In the past few years, it has become increasingly obvious that this minimal standard is not the case anymore for the Jews of France and most of Europe. For many years already, it has been dangerous for groups of Jews to walk the streets publicly displaying their religion- best case scenario, they got yelled at and spit upon. However, in the past few months, death threats and calls of “Vive le Palestine” have become the norm for Jews who are too obviously Jewish in the streets of Paris, and this has not only been the reaction of France’s large, highly influential, and extremely radical Muslim population- even French people of other backgrounds have picked up the catcalls, making it downright impossible for the local Jews to possibly be “קודש לה’.”

Last week, Israeli journalist Zvika Klein attempted a social experiment of walking around all parts of Paris wearing a kippa and tzitzit for ten hours, with a hidden camera following him the entire way to document the locals’ responses. He did not end up lasting that long, however, as ominous stalkers forced him to abort mission after a few hours. The shocking video, which can be found on YouTube, shows all types of French people screaming profanities at Klein, spitting at him, and threatening his life. This is the Paris that French Jews of 2015 have to live in, and these conditions are not safe or pleasant, to say the least.

At a unity rally in New York last week, the Chief Rabbi of France, Haim Korsia, met with American Jews to tell them of the plight of their French brothers. Times of Israel reports that Rabbi Korsia’s main point in his speech was to discourage French Jews from making aliyah (or even leaving France for the US), quoting Prime Minister Valls’ sentiment that “France will no longer be France” if the Jews were to leave. While this may be true (others would say that a France which encourages catcalls and Anti-Semitism through silence is already no longer France), Rabbi Korsia is forgetting the purpose of French Jewry- aside from trying to live a prosperous and safe life there, French Jews are supposed to be a good influence onto their neighbors, an אור לגויים. If, in our times, they cannot safely fulfill the baseline requirements of קודש לה’ by wearing kippot and being outwardly Jewish in public, then there is no reason to stay there. Or, in response to the now well-known message of the French government, I say: “French Jewry will no longer exist if they stay in France.” It is time to leave a people who clearly no longer want us there, and a government who only began to react ten years too late, and come home to where being an אור לגויים and קודש לה’ is not dangerous or difficult.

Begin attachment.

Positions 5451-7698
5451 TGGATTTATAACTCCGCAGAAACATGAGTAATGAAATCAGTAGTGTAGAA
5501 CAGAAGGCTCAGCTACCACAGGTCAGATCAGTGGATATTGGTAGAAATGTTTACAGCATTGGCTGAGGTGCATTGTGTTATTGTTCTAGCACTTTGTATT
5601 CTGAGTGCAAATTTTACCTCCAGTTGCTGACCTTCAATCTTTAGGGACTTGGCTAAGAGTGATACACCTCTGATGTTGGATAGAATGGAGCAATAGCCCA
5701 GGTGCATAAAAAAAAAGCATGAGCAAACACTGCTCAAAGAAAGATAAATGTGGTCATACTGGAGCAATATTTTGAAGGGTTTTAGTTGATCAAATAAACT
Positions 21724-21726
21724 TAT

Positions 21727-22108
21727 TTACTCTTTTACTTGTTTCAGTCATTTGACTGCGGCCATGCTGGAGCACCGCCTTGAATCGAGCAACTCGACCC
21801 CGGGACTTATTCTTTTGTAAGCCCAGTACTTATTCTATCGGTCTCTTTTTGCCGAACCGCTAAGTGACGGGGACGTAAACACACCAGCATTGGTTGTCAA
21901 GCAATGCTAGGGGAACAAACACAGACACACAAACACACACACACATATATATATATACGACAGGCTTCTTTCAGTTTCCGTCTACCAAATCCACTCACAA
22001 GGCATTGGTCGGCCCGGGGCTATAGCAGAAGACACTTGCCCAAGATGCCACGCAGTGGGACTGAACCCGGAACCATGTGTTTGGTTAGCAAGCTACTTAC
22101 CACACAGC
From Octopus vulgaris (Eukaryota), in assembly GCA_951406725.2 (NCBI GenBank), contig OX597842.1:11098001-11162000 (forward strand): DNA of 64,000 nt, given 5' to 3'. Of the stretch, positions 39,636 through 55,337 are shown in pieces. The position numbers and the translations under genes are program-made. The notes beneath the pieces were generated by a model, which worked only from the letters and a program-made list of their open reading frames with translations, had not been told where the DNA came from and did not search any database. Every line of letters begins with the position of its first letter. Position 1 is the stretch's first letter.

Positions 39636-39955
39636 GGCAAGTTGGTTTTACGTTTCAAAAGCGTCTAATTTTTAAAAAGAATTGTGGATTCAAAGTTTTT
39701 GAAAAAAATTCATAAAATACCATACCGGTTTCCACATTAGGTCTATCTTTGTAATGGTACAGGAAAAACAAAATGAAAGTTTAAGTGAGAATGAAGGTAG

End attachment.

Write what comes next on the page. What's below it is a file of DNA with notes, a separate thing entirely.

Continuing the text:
This week we will be reading פרשת זכור, in commemoration of Amalek’s attack on our ancestors after we left Egypt. Amalek is a nation described as godless, with no respect for our beliefs- it would not be too much of a stretch to say that Amalek, the polar opposite of our nation, would do anything to defile our mission of קודש לה’. We have a responsibility to remember Amalek every single day of our lives, and at the beginning of Adar, as we prepare to celebrate our victory over Achashverosh and Haman, it is an opportune time to defeat our modern-day Amalek’s.
For the Jews living in inhospitable cities where they cannot be קודש להשם, defeating Amalek doesn’t mean wiping out all of the locals- it could simply mean getting up and leaving a people who are clearly not G-d fearing and are very against our way of life, and moving to a place where we can serve G-d properly.

With Hashem’s help, each of us will defeat our local Amalekim in at least this most basic way, and move home to Eretz Yisrael, where we can truly and proudly be קודש לה’.